Currently viewing the category: "Owlet Moths"
What's That Bug? does not endorse extermination

Subject: Moth ID
Location: Melbourne, Australia
February 9, 2016 4:09 am
Dear Bugman
Took a few pics of an unusually marked/colored moth at a local native parkland recently.
It might be a variety of Tiger Moth after looking at some pics on this site?
Would be pleased if you could verify.
Thanks
Signature: Alan Gardner

Mistletoe Moth

Mistletoe Moth

Dear Alan,
This one really gave us a challenge.  Though it really does resemble a Tiger Moth, it is actually an Owlet Moth in the family Noctuidae and the subfamily Agaristinae.  We found two very similar looking moths on Butterfly House, and we eliminated the Grapevine Moth,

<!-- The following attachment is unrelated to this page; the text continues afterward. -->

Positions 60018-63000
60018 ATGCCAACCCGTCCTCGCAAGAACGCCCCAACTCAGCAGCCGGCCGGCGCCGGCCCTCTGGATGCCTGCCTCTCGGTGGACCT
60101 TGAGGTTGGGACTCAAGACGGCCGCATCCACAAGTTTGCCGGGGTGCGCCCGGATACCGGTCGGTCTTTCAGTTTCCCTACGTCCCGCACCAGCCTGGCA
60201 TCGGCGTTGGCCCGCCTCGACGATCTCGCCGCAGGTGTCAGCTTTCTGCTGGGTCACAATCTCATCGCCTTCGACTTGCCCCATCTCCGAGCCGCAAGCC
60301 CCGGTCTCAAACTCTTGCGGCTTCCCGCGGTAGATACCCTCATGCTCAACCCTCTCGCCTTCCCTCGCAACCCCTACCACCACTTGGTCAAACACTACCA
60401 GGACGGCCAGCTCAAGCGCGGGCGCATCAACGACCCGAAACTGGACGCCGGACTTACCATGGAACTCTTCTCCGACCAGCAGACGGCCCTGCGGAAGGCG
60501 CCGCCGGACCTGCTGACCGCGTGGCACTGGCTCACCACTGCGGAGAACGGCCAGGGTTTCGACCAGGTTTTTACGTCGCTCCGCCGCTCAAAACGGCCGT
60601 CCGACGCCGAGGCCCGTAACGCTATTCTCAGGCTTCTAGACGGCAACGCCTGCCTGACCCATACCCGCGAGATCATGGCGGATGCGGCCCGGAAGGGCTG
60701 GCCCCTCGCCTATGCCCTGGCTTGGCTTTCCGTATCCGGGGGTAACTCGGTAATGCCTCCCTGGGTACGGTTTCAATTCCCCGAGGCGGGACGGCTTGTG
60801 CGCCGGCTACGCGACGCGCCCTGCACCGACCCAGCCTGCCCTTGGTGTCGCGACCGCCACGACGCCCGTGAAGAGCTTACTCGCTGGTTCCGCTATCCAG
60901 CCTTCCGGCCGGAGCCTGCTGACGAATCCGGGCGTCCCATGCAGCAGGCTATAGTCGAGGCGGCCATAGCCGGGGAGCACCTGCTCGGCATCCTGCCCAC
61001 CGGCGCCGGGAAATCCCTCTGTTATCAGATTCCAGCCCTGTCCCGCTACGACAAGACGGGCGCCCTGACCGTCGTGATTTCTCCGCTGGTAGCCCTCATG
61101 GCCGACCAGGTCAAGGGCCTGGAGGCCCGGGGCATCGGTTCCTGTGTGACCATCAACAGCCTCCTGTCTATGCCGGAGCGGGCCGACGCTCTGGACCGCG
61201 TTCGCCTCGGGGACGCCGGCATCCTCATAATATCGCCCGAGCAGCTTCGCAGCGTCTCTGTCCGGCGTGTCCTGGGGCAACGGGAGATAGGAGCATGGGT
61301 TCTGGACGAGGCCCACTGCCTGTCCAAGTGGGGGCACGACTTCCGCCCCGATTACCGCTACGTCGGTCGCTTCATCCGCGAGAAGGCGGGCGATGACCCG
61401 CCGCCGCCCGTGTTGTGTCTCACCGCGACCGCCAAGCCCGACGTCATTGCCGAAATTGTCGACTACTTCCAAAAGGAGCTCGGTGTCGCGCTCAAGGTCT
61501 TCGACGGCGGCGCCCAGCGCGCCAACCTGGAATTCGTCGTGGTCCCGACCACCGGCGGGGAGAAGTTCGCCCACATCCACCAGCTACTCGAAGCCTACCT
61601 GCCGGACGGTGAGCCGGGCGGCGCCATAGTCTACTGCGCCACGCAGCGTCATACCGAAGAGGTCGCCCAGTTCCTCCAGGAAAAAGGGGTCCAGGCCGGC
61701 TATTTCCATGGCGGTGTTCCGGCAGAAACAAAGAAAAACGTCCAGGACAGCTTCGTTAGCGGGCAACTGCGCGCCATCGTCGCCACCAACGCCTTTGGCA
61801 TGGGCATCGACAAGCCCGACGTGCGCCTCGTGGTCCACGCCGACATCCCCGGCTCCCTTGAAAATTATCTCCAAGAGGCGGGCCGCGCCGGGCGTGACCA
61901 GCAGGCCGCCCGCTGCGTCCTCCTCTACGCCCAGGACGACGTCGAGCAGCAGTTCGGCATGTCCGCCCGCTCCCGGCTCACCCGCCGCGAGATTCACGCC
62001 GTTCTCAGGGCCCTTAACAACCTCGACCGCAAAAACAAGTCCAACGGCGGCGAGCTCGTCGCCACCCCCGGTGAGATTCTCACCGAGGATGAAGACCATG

Phalaenoides glycinae, and we believe this is a Mistletoe Moth, Comocrus behri , which is described on Butterfly House as:  “The adult moths have wings that are black with white straight and zigzag lines. The abdomen is black on top and has orange stripes underneath, and a scarlet tuft on the tail.  The adult is a day-flying moth, with a wingspan of up to 5 cm.”  According to Csiro:  “This species is widely distributed across southern mainland Australia and can often be seen during the day flying around mistletoe plants growing on Casuarina and Eucalyptus species. The adults have a wingspan or about 58 millimetres and are predominantly black with white bands or lines through the wings. Males display what is known as ‘hill topping’ behaviour, where they fly to the highest spot on the landscape so that females know to congregate there for mating.”  There are some very nice images on FlickR.